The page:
I came to this book by way of recent reading about the Congo. This book is mainly set there, though the country is never named, either as Congo or Zaire. But ‘The Big Man’, who exerts a distant and baleful influence on events from ‘the Capital’, is clearly Mobutu. Even his infamous leopard skin hat and fetish stick are described in some detail. But he is never named.

There are many fine qualities to this book. For this white, western European reader, the perceptions and attitudes of the protagonist, an Arab African, are fascinating and refreshing or slightly disconcerting, depending on the context. The author is West Indian by birth but he came to England to study and that has been a lasting influence on his writing. The sensibility of the colonized is a key theme of this book. It is hard to imagine it being so powerfully delineated by someone who has no lived experience of it.

The language is spare and undemonstrative. This becomes hypnotic for the reader and creates an affinity for the languor and aimlessness of some of the characters. It also lends understatement and enigma to the dramatic events that unfold later in the book.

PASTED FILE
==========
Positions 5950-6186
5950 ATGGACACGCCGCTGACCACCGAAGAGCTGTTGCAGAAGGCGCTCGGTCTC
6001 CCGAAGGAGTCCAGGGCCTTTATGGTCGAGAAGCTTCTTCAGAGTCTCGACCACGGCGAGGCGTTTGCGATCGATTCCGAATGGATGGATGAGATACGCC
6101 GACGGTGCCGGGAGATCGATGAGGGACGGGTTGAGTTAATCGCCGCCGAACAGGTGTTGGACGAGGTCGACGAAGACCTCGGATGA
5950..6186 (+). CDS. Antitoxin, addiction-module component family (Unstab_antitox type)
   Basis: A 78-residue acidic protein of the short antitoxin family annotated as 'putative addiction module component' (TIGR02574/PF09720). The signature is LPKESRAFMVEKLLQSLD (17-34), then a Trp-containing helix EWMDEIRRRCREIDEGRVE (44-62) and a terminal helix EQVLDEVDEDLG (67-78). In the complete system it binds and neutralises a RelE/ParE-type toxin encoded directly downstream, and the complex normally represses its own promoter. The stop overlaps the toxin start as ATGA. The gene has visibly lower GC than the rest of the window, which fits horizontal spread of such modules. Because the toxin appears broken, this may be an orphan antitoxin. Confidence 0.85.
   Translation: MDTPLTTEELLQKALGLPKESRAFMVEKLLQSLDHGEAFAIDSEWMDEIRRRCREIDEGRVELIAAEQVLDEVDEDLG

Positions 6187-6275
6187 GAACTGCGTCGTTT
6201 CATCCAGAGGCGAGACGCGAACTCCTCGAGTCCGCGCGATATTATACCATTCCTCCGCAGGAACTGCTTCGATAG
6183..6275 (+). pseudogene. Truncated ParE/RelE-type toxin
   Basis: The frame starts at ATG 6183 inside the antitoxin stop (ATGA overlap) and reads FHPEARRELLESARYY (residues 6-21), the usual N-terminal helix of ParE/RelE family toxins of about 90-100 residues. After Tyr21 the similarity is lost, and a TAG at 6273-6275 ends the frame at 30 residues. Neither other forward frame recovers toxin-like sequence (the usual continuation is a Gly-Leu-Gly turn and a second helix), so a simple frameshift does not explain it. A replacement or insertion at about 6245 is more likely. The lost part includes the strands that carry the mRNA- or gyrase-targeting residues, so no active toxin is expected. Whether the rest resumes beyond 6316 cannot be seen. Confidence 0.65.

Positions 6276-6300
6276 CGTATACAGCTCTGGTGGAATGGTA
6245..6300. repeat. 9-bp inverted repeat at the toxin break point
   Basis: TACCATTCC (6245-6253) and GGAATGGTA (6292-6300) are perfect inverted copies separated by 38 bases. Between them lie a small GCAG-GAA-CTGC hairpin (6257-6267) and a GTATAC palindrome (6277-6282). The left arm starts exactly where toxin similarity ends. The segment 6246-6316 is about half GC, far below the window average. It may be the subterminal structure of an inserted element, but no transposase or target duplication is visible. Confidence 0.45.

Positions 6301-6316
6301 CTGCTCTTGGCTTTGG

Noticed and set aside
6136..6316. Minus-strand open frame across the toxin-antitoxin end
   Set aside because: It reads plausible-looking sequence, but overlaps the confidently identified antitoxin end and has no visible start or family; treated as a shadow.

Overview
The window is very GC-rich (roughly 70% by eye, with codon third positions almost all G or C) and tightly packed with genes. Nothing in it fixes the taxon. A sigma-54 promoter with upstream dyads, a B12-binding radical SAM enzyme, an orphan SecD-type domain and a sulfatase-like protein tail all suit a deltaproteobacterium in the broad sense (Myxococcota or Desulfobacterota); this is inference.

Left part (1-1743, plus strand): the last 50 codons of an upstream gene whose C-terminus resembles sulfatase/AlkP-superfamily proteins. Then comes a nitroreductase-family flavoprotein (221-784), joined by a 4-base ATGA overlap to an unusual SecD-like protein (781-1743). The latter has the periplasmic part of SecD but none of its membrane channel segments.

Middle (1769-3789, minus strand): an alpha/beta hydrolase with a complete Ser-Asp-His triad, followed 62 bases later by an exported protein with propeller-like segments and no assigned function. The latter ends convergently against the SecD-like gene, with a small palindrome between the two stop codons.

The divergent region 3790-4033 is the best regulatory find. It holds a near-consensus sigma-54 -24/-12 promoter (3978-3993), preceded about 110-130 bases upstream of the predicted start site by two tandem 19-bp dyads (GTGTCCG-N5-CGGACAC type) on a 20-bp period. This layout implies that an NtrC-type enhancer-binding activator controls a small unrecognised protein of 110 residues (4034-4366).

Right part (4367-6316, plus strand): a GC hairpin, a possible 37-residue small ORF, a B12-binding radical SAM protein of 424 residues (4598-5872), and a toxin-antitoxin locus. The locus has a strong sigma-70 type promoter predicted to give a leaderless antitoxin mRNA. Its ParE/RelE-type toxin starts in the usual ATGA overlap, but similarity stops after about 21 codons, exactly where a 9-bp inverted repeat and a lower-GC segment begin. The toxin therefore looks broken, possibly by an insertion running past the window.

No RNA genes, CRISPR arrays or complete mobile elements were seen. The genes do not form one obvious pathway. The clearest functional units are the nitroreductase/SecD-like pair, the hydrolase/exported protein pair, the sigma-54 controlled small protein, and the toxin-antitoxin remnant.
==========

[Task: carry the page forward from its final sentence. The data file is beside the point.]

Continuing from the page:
The book also has much to say about the nature of Africa and Africans but seen from the perspective of the outsider – ‘the man apart’. It is quizzical, implying of some inner space impenetrable to those not born there.

There are some recurrent, metaphorical, motifs – the invasive water lilies that arrived with the Europeans but which now damage local food production and the way they float down the river, on and on, endlessly; the optimism of the protagonist’s mentor, which survives many vicissitudes, finally coming to rest in London’s Gloucester Road; and the lure and repulsiveness of Europe for those over whom its influence is unchosen but irresistible.

I confess I did not enjoy the only other book by this author I have read, ‘A House for Mr Biswas’. Maybe I was too young to appreciate it. ‘A Bend in the River’ is a good book, dealing with serious issues. It is a bit of a slow burn and the denouement is slightly hurried. But for anyone with an interest in how cultures understand and misunderstand each other, it is required reading.